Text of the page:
Games We Played Growing Up In Somerville by Arthur Moore

By Arthur Moore

Another from my brother Richard. Games we played

Ok so someone please tell me where the terms ring-alerio or my ghouls 1-2-3 came from. Also, just why were those little metal thingies called Jacks? Wouldn’t bobs or stars have fit better? Who came up with the name hop scotch? I understand the hopping part of it but I don’t remember any Scotch being involved, unless the parents played a different version after the kids went to bed. I can see it now. Oops, you fell down now you got to drink another shot.

1-2-3 red light. Now that’s self explanatory. And jump rope. Again easy to figure that one out. Even the card games that ran well into the warm summer nights, Whist? Where did that come from? Was there ever a word in any language called whist and someone said, “Yeah! What a great name for a card game!” Let’s face it; even the word poker makes no sense and ante, huh? Ante? Hmmm, but then again it’s easier to say than “card game with lots of money in the middle”. While we are at it, let’s talk about cribbage. Who sat down with a board and drilled a bunch of holes and said if you can add up to 15 you get points for it? Were people that stupid that it became a way to teach them to count? It’s my job to question everything I guess. I figure instead of yo-yo, I would use Bob, again; after all it does bob up and down.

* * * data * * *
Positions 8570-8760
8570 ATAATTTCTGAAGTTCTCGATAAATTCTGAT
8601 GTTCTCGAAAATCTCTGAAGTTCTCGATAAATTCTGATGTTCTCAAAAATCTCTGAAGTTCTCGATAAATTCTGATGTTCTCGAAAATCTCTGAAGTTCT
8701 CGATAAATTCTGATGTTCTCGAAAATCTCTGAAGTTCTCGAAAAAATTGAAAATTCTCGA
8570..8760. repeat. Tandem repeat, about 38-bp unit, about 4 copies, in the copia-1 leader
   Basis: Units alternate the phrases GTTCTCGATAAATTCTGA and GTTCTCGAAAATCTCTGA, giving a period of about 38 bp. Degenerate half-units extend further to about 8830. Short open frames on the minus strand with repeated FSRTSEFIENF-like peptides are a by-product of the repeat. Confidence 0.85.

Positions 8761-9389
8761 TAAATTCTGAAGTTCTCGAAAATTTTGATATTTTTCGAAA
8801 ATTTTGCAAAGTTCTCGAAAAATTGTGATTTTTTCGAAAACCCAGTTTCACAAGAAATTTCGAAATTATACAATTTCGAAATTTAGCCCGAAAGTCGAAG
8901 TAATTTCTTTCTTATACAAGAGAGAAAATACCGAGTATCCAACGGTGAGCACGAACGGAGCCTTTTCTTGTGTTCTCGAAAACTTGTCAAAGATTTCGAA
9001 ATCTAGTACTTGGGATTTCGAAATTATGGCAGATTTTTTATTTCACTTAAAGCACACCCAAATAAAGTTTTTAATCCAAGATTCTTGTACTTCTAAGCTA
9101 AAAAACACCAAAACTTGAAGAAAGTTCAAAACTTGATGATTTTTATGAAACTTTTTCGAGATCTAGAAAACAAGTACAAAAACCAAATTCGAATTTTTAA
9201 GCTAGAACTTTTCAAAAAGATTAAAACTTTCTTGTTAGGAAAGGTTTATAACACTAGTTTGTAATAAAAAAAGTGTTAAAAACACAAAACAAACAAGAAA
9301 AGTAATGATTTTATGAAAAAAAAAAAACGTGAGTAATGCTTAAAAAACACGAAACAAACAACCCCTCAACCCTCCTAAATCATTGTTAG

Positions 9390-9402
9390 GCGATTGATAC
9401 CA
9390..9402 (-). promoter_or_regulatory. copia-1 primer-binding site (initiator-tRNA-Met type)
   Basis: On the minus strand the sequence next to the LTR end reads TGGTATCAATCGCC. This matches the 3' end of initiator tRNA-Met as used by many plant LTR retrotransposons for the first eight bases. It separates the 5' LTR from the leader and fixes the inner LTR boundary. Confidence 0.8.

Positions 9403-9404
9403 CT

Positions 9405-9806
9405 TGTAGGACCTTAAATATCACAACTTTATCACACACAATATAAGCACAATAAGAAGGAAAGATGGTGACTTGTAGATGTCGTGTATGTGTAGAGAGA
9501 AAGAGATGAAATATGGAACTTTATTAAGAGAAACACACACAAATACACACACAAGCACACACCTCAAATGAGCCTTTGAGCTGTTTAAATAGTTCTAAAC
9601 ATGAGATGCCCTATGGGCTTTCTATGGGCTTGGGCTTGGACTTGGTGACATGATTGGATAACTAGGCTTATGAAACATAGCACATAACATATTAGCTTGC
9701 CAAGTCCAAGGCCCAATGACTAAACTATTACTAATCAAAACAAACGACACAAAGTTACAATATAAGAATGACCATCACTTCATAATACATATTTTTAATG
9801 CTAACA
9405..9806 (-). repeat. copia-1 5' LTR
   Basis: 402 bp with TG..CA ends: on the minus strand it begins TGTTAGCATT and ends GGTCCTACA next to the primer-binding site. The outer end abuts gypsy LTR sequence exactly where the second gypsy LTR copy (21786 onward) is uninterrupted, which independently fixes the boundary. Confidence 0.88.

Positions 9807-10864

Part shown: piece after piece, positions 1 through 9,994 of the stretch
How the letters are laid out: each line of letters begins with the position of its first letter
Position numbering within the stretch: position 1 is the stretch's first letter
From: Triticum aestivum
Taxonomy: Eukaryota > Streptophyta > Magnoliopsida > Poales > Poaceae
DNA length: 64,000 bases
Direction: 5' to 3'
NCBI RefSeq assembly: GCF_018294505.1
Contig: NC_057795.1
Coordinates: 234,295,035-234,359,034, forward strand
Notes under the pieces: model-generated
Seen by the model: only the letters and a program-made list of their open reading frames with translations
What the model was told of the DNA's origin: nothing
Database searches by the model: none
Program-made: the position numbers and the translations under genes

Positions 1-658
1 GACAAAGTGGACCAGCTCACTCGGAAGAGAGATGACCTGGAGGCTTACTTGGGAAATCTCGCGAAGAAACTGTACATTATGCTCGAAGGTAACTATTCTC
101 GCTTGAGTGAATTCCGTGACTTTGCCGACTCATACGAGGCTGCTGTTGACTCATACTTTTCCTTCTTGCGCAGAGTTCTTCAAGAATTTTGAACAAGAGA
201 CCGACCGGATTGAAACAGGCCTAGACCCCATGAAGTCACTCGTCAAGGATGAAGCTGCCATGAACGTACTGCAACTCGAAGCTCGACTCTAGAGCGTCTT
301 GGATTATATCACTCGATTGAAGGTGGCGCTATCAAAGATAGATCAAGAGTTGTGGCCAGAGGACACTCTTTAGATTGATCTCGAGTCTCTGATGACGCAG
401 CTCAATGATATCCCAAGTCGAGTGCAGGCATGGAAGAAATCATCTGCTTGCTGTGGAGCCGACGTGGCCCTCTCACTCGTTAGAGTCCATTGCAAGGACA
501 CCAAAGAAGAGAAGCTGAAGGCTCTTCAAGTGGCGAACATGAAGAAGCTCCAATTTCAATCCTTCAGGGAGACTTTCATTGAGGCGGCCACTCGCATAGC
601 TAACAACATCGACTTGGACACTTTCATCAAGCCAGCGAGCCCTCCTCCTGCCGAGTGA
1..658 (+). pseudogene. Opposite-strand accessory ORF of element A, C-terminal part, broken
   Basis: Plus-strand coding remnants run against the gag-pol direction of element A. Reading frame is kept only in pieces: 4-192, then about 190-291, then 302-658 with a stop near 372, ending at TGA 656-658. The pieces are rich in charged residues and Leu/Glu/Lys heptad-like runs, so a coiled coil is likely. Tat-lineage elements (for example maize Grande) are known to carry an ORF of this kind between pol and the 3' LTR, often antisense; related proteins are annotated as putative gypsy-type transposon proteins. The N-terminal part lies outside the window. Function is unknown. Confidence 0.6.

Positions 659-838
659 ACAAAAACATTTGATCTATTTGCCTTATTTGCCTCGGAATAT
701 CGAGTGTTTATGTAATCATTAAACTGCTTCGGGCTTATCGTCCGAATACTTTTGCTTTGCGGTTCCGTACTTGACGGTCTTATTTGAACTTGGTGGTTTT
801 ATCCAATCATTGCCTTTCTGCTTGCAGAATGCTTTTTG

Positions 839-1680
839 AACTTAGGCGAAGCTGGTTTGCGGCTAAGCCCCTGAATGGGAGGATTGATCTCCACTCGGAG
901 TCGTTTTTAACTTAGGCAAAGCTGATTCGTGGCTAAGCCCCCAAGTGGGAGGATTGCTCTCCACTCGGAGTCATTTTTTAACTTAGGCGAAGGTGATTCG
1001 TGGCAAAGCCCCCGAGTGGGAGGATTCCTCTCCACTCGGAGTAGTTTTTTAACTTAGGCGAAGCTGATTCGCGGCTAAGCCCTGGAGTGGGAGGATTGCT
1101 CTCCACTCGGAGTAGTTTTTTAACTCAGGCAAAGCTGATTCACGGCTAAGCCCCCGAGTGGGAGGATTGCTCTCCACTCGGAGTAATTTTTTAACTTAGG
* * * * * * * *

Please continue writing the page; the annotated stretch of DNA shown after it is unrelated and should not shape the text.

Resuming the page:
With all that being said I gotta tell you, sorry girls, but you had a pretty boring time of it compared to us boys. You had Barbie’s and ummm that was pretty much it. We boys had balloons in the spokes of our bikes or baseball cards held on the spokes with clothespins. Nothing was cooler than a dozen of us making a racket with those bikes and pretending to be a pack of Hell’s Angels. We were very good at pretending. Every Saturday morning a bunch of us, usually me, Ricky and Kenny Courtney, Anthony Borgasano, Billy and Mikey Fahey, Kevin Whelan, and any other neighborhood stragglers, would go down to the abandoned J.C. Marsh coal company and play army. For those who don’t remember, J.C Marsh Coal Company was open when we first got to Park Street. But I guess the end was in sight as very few people were still using coal; about the only one I ever heard of was the Whelan’s. I did see a few dump trucks come from there with coal in them but it didn’t last long. The building itself was a huge old wooden barn-type thing that was probably 40 feet tall and hundreds of feet long with bays and stalls inside that were still loaded with coal and a large yard surrounded the building with the railroad tracks behind it. It was a great place for us to play and use as for a fort when we were the cavalry or the soldiers attacking the Germans. Armed with sticks or broomsticks that were suppose to be guns, we played for hours and I mean hours in this old building. As I said there were mountains of coal still there and huge open rafters. There were old offices in the front of the building with doors long since missing. As we played the game, for some strange reason everyone there seemed to be named Joe, go figure. Any one of us would be drilled by machine guns probably getting hit some 50 odd times and yet be cured by “Doc” in a matter of seconds. You say you got blown up by a grenade? A few fake stitches and you are good to go again. We would climb up on the rafters and jump down into the coal free-falling some 15 or 20 feet…well maybe it was less but then again we were smaller so it seemed farther. Many hours were spent there and, of course, we would head home black as the ace of spades, to coin a phrase. Our clothes, skin, and shoes were completely black and upon arrival at the house the parents would not be amused. “Were you down at the coal company?” “Nope, not me”. I imagine my tongue was as black as the rest of me from that little lie. I remember Anthony’s mother grabbing him by the scruff of the neck and dragging him into the house all the while whacking him on the back of the head. After the usual balling out and clean up and the lecture on how dangerous it was blah, blah, blah, we would meet up and tell stories of how great it was. And who knows what next Saturday morning would bring!